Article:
The Republican House leadership's realization that it's going to have to keep its pledge to trim $100 billion from the federal budget is proof that elections can matter. The GOP's fiscal hawks, especially those who joined the ranks after November's electoral blowout, balked at attempts to pass off a $40 billion cut as sufficient.
"We promised the American people $100 billion in cuts and that is what we need to give them," freshman Rep. David Schweikert, Arizona Republican, told The Washington Times. "We are devastatingly broke and the only thing that will get us back on the track to fiscal responsibility and economic prosperity is if we cut more and spend less."
Of course, the last thing a congressional appropriator wants to do is spend less. The committee traditionally has used the public purse as a means of doling out favors to friends. So it's not surprising that the old guard resisted the full cut. It instead came up with a smaller figure reflecting the difference between a calendar year and a fiscal year. Rank-and-file members quickly realized they'd be hooted off the stage if they attempted to pass such a lame excuse past a Tea Party crowd.
Victory on the $100 billion showdown is mostly symbolic in a Congress on track to dole out $1,480 billion that the country doesn't have. Still, the responsiveness of the new House Appropriations Committee Chairman, Rep. Hal Rogers, is impressive. The Kentucky Republican issued a statement yesterday agreeing to produce a continuing resolution that trims back the president's 2011 spending request by $100 billion. The previous day's statement included a $74 billion figure. Not only is Mr. Rogers moving in the right direction, but his scalpel also has hit the Obama administration's soft underbelly, exposing significant waste.
For example, President Obama funneled $5.5 billion in so-called stimulus dollars on a General Services Administration (GSA) program to install squiggly lightbulbs and automatic faucets in washrooms at federal facilities nationwide. A border crossing station in North Dakota, for instance, blew $2.8 million placing a windmill on the roof. GSA will have to get by with $1.7 billion less under the committee's proposal.
Likewise, the Energy Department's loan guarantee program will lose $1.4 billion it would have used to subsidize so-called clean-energy projects. Tesla Motors received a $456 million guarantee to build a new plant, a massive subsidy to a company that makes a $100,000 sports car for Hollywood millionaires seeking to purge their carbon guilt. Another billion will be excised from high-speed rail. The vice president's $53 billion plan is just like Amtrak, only it will lose money faster and derail in more spectacular fashion.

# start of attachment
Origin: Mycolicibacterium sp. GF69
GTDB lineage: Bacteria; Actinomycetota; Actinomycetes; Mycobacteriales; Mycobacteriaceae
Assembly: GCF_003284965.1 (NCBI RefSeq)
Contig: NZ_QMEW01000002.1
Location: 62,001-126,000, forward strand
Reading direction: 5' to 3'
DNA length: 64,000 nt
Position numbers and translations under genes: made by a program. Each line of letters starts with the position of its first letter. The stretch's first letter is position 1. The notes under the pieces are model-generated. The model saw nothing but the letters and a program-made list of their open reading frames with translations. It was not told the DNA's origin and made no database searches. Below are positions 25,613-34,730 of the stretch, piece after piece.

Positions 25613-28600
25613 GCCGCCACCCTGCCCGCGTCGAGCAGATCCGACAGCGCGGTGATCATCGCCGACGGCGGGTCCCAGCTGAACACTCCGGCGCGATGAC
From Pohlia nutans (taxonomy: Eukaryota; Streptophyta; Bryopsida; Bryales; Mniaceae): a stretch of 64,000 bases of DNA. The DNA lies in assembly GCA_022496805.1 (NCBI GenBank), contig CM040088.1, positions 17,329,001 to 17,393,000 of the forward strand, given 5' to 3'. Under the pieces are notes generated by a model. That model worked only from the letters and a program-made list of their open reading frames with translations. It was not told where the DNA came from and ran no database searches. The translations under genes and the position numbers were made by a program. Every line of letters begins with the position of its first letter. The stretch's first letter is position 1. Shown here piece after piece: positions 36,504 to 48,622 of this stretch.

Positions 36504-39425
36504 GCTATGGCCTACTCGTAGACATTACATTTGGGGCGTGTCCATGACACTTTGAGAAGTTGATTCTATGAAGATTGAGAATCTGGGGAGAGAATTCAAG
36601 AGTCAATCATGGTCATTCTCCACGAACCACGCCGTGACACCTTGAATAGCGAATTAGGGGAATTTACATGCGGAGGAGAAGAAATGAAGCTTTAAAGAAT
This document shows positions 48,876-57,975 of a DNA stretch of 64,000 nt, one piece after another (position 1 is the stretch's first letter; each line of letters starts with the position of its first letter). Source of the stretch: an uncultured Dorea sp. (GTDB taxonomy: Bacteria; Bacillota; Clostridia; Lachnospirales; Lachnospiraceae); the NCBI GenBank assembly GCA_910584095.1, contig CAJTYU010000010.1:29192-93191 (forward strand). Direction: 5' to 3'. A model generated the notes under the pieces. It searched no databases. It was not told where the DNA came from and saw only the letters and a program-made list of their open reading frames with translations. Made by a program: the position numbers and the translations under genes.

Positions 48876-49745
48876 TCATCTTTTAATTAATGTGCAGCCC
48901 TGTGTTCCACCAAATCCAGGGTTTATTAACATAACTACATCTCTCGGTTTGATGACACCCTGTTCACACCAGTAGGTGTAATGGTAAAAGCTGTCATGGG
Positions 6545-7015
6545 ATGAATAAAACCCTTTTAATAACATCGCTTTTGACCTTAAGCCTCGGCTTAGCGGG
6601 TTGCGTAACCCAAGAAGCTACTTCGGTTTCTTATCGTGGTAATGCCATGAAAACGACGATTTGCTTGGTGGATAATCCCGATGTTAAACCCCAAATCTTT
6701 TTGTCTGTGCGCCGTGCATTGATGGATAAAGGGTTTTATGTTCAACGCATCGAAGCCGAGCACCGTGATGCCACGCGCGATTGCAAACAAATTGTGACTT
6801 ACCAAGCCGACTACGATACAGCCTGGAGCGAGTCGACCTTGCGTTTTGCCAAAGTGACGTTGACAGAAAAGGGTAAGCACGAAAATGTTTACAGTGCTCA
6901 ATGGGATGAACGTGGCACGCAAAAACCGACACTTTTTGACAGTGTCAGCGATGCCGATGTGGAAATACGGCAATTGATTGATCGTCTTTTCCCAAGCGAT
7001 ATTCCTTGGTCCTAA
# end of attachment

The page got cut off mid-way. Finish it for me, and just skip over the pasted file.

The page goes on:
These examples illustrate the overlapping goals of the administration's duplicative "green" pork programs that end up being administered by dozens of separate agencies. Yesterday, Rep. Jeff Duncan, South Carolina Republican, proposed to resurrect a World War II-era Committee on the Elimination of Nonessential Federal Programs, which would create expedited procedures for terminating redundant bureaucracies. Mr. Schweikert also introduced a balanced budget amendment in the House.
Virginia Gov. Robert F. McDonnell isn't sure Congress has what it takes to follow through on that guarantee of reduced spending. He had a joint resolution introduced in the General Assembly yesterday that would call for a constitutional convention proposing a federal balanced budget amendment. The process requires two-thirds of the states, or majorities of two-thirds in both houses of Congress to agree to the proposal. It would then take effect upon ratification by 38 states.
Until such an amendment can pass, Republicans might need to use their debt-ceiling leverage to enforce spending discipline. The White House continues to act as if the era of big government need never come to an end. At least one political party seems to have gotten the message.
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